According to Ford maintenance guidelines, you should change the automatic transmission fluid in your Focus every 48,280 km (30,000 miles) if it is used under normal operating conditions. If you do a lot of towing with your Focus, it is recommended that you change the automatic transmission fluid every 24,140 km (15,000 miles).
Drive your Ford Focus for ten minutes to warm up the transmission fluid. Park on a level spot. Turn off the engine. Engage the hand brake. Open the bonnet and secure it using the safety bar.
Check the automatic transmission fluid (ATF) level and quality. The dipstick is located toward the rear of the engine. It is marked ATF Engine Oil or Transmission Fluid. Pull this dipstick out. Wipe it off with a clean paper towel. Look at the fluid on the paper towel. Transmission fluid needs to be replaced if it is brown. Fresh transmission fluid is translucent red. Replace the dipstick. Pull it out again and look at the level. It should be between the MIN and MAX lines. In some models manufactured prior to 2005, there is no dipstick. This is called a closed system. In this case, you will have to proceed with changing the ATF without checking the level and quality.
Lift the front of your vehicle up with a floor jack. Use jack stands placed under the lift notch about 15 cm (6 inches) behind the front wheel well on either side of the vehicle. Lock the jack stands in place by lowering the security bar.
Disconnect the fluid line that links the transmission to the radiator by loosening the clamp with an adjustable spanner and then pulling on the line gently. The ATF will be hot, so be careful that you don't burn yourself. The transmission is attached to the dipstick well. Place the open end of this line into an empty container, such as an engine oil drain pan.
Start the engine. Make sure that you leave the hand brake engaged. Watch the ATF line to see when the ATF stops flowing. Turn off the engine as soon as the flow of ATF stops. Reattach the line to the transmission.
Remove the drain pan. You will have to get under the vehicle to do this. Directly under the transmission, you will see a solid plate with bolts all around the edges. Remove the bolts using a 8 mm (5/16 inch) hex socket. Some additional ATF may spill when you do this. Remember that it will be hot. Peel the gasket from the rim of the drain pan.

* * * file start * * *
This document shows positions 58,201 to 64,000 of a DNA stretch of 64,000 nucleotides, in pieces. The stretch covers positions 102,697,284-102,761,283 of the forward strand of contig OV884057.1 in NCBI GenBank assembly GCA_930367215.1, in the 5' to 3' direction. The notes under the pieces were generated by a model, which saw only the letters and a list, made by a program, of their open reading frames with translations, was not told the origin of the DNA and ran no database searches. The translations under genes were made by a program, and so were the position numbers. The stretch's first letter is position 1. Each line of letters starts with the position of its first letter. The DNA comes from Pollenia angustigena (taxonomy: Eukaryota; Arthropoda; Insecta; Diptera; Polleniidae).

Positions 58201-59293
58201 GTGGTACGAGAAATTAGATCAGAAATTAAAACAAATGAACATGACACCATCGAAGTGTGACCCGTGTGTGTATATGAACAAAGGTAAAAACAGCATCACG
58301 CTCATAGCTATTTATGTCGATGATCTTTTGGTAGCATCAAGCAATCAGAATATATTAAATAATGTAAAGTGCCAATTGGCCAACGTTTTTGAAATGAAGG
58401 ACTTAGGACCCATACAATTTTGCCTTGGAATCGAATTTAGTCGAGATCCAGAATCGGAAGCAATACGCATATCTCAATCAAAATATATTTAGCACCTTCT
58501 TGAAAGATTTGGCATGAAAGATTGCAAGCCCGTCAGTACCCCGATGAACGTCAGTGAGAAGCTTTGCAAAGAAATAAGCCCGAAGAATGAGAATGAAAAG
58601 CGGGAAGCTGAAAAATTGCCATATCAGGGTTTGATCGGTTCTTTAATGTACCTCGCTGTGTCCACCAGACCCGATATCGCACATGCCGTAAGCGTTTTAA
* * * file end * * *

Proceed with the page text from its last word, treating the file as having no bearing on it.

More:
Wipe out the bottom of the drain pan with a clean paper towel. If it is really dirty, you may need to pour a little transmission fluid on it to help remove some of the sludge. Using water to clean the pan is a bad idea as water will damage the transmission.
Locate the 18 mm (11/16 inch) lock nut on the bottom of the transmission filter. This is located in opening which became visible when you removed the drain pan. Remove the lock nut using 18 mm (11/16 inch) box end socket. Pull the filter down to remove it.
Install a new filter by sliding it into the filter port. Tighten the lock nut until it is secure.
Place a new gasket on the drain pan and then position the drain pan so you can replace the bolts. Tighten these by hand until all of the bolts are holding the drain pan. Moving in criss cross pattern, tighten the bolts using the 8 mm (5/16 inch) hex socket until they are secure. Keep in mind that over tightening will dent the drain pain.
Unlock the jack stands and remove them. Lower your vehicle using the floor jack.
Check the engine specification sticker located on the interior of the bonnet for the ATF specifications. This varies according to manufacture year and engine size. The sticker should tell you the type of ATF and the amount needed for your vehicle. If you are unable to find the sticker, the information is also in the owner's manual.
Locate the ATF fill port. This is located beside the dipstick. Remove the black cap marked ATF or Transmission Engine Oil.
Place a funnel in the fill port. Pour the appropriate amount of ATF into the funnel. Check the level again. If it is low, add a little more ATF and recheck.
Replace the black cap and tighten it. Close the hood. Start the vehicle and allow it to idle for ten minutes to circulate the ATF.
If the ATF is low when you check the level, there is more than likely a leak in the system. You must have the system serviced before you change the fluid.
Tips and warnings
- If the ATF is low when you check the level, there is more than likely a leak in the system. You must have the system serviced before you change the fluid.
Things you need
- Paper towels
- Floor jack
- Jack stands
- Adjustable spanner
- Empty container
- 8 mm (5/16 inch) hex socket
- 18 mm (11/16 inch) box end socket
- Automatic transmission fluid